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In September 2012 my mother was diagnosed with having a tumor on the pons area of her brainstem. This is typically a childhood disorder, and basically a death notice for youth children, however adults seem to have a better prognosis. Anyway, in October 2012 went to Johns Hopkins Medical Center she had the tumor partially removed. It was diffused and therefore could not be completely resected. After the surgery she was on a ventilator for about a day and then she was removed from the ventilator and given oxygen via a mask. About 24-48 hours after the surgery my mom began creating excessive amounts of mucous which required frequent suctioning and being administered more oxygen. The doctors couldn't make sense of what was causing such excessive amounts of mucous. She was on an IV drip and after about three days one of the doctors said that they felt the IV was giving her more fluids to create more mucous and decided to take her off of the IV. She remained in critical care for several more days and the mucous eventually calmed down a lot. She remained at the rehabilitation center at Johns Hopkins for about a month before moving to another facility (insurance's decision#. She was making slow progress at recovery #coordination) and mid December 2012 they determined she was well enough to travel back to Florida and be admitted immediately into a nursing home/rehab. Within a week of arriving at the rehab she came down with pneumonia which they attributed to aspirating on small bits of food, and also the lack of movement. She went to hospital and they gave her antibiotics for the pneumonia. the mucous started back up but eventually was controlled. She returned to the rehab and within a week she came down with pneumonia again. She returned to the hospital and went through the same process as before. This time though she required more oxygen. Well she returned to the rehab after about a week, and then within another week she came down with pneumonia again. This time the mucous started again and it came back full throttle. She ended up in intensive care, then she ended up on a ventilator. They removed the ventilator a few times but she ended up having to go back on it because her oxygen levels would drop....and the mucous just wouldn't end. They decided to put her in a critical care type facility where they have an ICU unit. She's been there about 2 weeks now and the mucous just won't slow down. The doctor decided today that they would change her antibiotics. I don't know whether it will help. As far as I know the pneumonia has cleared up, it's just the excessive mucous. Nobody can make sense of this. I'm beginning to wonder whether the surgery has caused her body to produce this excessive mucous.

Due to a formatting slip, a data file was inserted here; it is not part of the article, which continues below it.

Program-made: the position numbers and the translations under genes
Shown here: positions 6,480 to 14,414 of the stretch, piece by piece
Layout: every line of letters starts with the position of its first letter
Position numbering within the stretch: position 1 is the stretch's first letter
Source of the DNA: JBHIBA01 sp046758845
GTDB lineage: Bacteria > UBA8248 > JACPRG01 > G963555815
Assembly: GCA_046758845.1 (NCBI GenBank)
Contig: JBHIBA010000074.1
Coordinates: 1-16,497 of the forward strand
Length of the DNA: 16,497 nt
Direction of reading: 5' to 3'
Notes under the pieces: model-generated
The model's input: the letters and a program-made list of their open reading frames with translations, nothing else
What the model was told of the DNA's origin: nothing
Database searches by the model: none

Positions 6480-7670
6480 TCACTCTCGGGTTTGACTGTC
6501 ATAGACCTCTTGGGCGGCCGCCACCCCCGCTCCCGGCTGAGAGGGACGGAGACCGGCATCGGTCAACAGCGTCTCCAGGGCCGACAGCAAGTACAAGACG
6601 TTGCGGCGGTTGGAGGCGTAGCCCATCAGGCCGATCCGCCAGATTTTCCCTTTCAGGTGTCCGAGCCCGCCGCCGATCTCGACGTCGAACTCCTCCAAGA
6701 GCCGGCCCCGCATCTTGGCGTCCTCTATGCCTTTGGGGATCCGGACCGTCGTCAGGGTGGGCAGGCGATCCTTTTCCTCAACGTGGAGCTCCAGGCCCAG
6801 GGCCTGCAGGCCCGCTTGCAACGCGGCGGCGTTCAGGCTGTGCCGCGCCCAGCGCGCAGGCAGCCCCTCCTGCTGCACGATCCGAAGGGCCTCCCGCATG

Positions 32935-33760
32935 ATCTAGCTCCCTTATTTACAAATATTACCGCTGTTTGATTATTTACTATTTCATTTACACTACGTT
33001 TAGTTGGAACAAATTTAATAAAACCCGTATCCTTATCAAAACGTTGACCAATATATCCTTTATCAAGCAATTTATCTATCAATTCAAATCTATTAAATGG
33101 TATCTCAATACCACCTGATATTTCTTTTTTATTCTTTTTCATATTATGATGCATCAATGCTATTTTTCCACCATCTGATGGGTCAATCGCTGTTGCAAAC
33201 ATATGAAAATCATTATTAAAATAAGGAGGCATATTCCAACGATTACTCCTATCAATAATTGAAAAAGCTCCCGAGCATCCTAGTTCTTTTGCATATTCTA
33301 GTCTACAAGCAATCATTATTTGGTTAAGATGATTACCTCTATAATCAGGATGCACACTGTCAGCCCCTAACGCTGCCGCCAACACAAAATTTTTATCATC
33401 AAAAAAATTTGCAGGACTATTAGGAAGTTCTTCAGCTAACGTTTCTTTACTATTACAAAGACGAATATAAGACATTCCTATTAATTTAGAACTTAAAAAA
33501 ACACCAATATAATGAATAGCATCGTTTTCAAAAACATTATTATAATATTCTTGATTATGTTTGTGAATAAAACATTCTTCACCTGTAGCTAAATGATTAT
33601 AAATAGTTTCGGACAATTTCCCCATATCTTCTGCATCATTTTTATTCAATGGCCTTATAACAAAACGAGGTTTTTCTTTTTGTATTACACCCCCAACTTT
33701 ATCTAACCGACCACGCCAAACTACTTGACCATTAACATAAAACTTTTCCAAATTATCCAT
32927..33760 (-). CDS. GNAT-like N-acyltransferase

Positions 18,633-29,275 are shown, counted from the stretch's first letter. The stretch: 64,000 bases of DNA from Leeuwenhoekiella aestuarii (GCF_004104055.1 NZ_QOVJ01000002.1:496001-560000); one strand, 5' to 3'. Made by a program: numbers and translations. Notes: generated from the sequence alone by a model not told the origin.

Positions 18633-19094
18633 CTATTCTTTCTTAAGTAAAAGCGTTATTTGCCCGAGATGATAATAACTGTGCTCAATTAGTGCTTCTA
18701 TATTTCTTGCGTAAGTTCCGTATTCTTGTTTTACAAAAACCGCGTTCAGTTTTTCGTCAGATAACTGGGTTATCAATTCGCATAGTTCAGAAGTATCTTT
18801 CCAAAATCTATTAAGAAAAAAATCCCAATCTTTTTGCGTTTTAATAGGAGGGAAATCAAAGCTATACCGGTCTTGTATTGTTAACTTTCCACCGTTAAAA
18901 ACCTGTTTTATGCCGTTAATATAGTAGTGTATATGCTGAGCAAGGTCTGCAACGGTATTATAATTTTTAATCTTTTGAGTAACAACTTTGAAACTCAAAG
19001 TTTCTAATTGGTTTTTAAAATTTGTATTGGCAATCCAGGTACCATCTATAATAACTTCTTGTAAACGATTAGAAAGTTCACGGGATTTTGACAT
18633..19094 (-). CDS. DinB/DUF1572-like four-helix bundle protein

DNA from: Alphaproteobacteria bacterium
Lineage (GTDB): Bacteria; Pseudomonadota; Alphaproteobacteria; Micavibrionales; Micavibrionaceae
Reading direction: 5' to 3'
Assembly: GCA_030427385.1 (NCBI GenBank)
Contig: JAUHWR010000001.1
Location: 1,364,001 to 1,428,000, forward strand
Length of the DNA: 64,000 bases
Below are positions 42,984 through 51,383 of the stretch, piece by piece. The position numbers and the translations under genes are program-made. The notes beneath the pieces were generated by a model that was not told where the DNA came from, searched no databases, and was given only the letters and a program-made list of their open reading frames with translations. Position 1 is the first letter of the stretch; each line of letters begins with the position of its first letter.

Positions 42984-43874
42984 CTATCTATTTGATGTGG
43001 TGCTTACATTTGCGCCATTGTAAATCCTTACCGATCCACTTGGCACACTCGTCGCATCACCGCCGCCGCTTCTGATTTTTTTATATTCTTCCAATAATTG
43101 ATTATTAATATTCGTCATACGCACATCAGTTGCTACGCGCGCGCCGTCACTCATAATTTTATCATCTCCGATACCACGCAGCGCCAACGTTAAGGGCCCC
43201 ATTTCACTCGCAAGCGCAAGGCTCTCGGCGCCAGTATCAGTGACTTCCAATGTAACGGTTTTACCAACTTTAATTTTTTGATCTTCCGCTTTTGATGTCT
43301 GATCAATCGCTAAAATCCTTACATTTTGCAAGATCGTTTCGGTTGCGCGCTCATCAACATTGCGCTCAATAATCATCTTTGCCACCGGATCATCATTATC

Please offer any advice on this matter.
Many thanks.

Hi MH, have they done any testing of the mucus?  They should do a culture to see if it contains bacteria, stomach acid, or any sort of viral particles.  I don't know her whole health history, does she smoke? Did she ever smoke? Does she have allergies?  Most of the cases of excessive mucus come from stomach acid and bronchial problems, copd, allergies.  So they need to rule out some problems.  What does the lung xray show? Does it show any sort of copd?  COPD patients usually have problems like this with excessive mucus. It sounds like it could be something like Bronchiectasis, which is a distortion of the airways and it will cause constant infections and pneumonia type health situations.  Usually they give antibiotics, cortisone type steriods, inhalers, ect.  They also should test her vitamin D usually low D is a symptom of this as well.  What causes it is bacterial, viral and environmental.  They need to run tests on the mucus itself to be sure there is no bacterial or viral cause, then really look at those xrays to see if COPD is a problem, maybe even run allergy tests to see if the mucus is some sort of allergy related problem, look at acid reflux (GERD), and also since you said they thought there was aspiration of food, look at her throat and digestive system to be sure the tube they put in there didn't damage something.  Let me know what happens and what they find.  I'll keep her in my thoughts and prayers.  Tina

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Tina Budde


I can help on all aspects of the condition, treatment, support. I cannot diagnose but only give my personal expertise, and refer you to others who can help. I am in touch with doctors, therapists, and professionals on a regular basis. I can help with disability issues pertaining to lymphedema or cancer.


15 year cancer survivor, Lymphland International Lymphedema Online (LILO)Support group owner, Owner of website, former writer for Butterfly Gazette, Editor for ELymphNotes online lymphedema magazine, patient and advocate for 16 years, Yahoo answers advanced level answerer.

Lymphland Support Group Owner, website owner, American Society of Lymphology member, ELymphNotes forums coordinator; writer; and editor; member of many online support groups. Rainbow Bridge Pet Loss Grief Counselor, former bank loan rep, pharmacy ass't

ELymphNotes Lymphedema Magazine, Butterfly Gazette, many other health oriented websites and newspapers.

college graduate, volunteer in pet loss grief counselling.

Awards and Honors
Yahoo groups best of health and wellness 2007 award, World's best 2008 nominee, HonCode acceptance.

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